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Since the end of May this year, I have been working as a Forager for the Executive Chef of two New York City restaurants.  I purchase local food, research food sources, track food prices, and cultivate a relationship between the chef and the producers of the food she cooks.  While recognizing that to have a Forager (or Steward, or Food Procurer, if you will) is a luxury most chefs cannot afford, I know it is also something many of them have never really considered.  And I believe the position could be a core element of a restaurant’s role in the development of a regional food system.  My vision for that role is a work in progress.  For now, I’ll share what I can.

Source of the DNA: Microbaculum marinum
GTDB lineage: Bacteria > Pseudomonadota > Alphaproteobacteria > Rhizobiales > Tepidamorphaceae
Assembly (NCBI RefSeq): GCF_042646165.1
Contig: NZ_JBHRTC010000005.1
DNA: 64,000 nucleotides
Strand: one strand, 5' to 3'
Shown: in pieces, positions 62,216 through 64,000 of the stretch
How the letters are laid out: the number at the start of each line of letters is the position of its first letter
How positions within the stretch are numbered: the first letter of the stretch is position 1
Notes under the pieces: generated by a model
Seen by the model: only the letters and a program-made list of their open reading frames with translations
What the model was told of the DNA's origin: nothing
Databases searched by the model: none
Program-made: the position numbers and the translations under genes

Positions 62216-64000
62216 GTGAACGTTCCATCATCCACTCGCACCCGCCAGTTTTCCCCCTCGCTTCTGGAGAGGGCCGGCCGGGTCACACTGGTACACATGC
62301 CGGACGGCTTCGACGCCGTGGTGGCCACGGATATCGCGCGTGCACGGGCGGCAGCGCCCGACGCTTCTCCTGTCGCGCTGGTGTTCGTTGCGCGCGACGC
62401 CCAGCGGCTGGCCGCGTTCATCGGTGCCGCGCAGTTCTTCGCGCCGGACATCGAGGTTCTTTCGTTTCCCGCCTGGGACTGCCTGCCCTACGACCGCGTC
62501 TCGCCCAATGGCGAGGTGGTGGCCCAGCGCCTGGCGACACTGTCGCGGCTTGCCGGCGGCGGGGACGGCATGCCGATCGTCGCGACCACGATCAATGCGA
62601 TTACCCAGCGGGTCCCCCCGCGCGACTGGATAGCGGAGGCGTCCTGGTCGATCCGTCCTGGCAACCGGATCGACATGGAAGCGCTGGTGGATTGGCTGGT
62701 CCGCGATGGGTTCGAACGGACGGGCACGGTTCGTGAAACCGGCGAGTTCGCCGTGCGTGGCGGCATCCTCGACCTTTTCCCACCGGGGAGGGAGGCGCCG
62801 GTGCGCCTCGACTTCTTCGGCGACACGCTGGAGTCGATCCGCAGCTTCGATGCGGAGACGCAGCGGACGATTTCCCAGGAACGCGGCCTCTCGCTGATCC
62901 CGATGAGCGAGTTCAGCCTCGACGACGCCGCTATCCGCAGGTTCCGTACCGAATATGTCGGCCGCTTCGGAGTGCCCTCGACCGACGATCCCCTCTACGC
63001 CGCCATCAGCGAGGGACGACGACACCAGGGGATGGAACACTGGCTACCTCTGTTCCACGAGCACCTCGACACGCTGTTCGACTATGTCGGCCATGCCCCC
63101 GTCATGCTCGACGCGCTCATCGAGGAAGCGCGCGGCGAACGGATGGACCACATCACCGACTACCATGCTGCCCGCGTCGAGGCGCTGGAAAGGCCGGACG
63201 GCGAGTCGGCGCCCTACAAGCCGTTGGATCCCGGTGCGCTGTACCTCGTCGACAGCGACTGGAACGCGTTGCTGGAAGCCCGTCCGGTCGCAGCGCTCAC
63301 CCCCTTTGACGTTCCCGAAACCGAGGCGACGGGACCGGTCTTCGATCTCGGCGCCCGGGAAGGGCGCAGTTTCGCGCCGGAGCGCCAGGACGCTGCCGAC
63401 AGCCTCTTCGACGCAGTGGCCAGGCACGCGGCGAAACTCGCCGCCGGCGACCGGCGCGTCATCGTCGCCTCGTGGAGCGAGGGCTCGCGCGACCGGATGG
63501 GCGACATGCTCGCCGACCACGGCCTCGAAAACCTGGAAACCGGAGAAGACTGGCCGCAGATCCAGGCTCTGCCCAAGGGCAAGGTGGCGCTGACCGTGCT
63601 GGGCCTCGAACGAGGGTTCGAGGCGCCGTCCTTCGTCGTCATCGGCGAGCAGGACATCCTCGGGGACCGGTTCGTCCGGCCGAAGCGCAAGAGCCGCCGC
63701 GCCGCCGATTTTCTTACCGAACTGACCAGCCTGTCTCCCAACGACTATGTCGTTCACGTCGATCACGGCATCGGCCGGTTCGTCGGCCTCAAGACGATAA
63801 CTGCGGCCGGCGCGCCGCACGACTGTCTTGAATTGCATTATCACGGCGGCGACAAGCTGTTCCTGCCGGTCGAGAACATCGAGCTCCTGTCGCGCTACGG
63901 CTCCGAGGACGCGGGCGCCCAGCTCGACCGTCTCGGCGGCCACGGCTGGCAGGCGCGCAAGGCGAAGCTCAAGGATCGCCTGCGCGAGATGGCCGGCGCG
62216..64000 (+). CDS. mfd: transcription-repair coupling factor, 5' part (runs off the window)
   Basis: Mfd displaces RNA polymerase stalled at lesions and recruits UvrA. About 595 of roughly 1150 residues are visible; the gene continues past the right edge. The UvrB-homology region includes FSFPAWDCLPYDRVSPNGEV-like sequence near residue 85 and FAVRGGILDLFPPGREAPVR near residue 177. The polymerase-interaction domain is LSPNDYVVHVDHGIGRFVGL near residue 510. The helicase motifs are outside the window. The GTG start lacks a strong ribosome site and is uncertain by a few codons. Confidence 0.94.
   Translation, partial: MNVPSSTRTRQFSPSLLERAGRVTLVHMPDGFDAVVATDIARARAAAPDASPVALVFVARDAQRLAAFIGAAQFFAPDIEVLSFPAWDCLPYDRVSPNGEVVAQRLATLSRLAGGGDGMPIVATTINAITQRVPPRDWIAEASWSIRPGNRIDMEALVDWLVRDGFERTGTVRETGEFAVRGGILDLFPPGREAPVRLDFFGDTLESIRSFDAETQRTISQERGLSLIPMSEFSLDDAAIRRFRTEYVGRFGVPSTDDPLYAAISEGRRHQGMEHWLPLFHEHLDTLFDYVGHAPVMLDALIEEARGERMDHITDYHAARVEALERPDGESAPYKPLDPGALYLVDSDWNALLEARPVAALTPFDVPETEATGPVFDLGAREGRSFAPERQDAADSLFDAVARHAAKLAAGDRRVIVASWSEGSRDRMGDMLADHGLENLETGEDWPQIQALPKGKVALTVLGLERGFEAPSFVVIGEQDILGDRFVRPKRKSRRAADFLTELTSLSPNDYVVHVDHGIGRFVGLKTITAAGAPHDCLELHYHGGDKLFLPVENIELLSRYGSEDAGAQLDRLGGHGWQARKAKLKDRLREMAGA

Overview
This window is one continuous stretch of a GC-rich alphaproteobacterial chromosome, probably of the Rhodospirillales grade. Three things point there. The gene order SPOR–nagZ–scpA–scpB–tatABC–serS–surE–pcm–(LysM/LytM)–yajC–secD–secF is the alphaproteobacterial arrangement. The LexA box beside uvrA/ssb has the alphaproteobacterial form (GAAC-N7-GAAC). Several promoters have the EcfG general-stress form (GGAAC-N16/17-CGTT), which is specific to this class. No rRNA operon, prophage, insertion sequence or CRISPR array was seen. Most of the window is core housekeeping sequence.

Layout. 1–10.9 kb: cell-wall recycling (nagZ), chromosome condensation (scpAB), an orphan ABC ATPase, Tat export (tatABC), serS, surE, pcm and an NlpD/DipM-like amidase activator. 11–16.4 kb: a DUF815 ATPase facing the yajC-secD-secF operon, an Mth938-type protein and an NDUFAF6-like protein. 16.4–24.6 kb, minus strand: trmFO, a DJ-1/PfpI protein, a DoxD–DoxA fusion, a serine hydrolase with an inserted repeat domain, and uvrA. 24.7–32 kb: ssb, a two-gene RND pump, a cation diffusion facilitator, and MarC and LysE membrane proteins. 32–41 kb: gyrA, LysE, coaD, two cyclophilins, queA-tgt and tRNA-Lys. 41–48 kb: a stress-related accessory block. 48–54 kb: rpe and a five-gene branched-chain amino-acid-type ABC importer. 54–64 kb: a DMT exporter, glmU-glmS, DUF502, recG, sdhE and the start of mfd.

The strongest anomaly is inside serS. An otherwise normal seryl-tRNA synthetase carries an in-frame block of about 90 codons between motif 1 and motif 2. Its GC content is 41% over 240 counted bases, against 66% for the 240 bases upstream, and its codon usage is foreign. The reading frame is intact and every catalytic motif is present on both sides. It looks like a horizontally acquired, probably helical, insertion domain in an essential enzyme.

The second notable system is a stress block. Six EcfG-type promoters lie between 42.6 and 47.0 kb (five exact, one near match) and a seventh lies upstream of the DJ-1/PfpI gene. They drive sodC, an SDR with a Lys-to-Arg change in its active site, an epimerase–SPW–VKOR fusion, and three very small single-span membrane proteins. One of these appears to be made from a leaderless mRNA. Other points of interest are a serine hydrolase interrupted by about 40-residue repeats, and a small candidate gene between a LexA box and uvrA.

The need for chefs to have individual relationships with the farmers of the food they cook is a need that goes beyond the implication of attention to and respect for how and where food is produced.  Restaurants can be life support for a farm, and can cultivate a farmer’s skills in producing high quality food.  Chefs can develop their recipes and menus, and their skills in the kitchen, knowing the characteristics of the food that a specific farm can provide.  The relationship between farm and restaurant, ideally, is between two independent businesses – one that provides a product and one that pays an adequate sum – both of which feed off of each other’s enthusiasm for what is possible, what is exciting, what strengthens not only the soil, but the palate, as well as the pocketbook.  Someone who works for a chef, but who understands the economics, politics, and physical logistics of farming, is a crucial link.  The employment of a Forager, as a representative of his or her chef, ensures that the relationship between restaurant and farmer will exist and flourish, rather than disintegrate under the pressures of time, money, and physical convenience.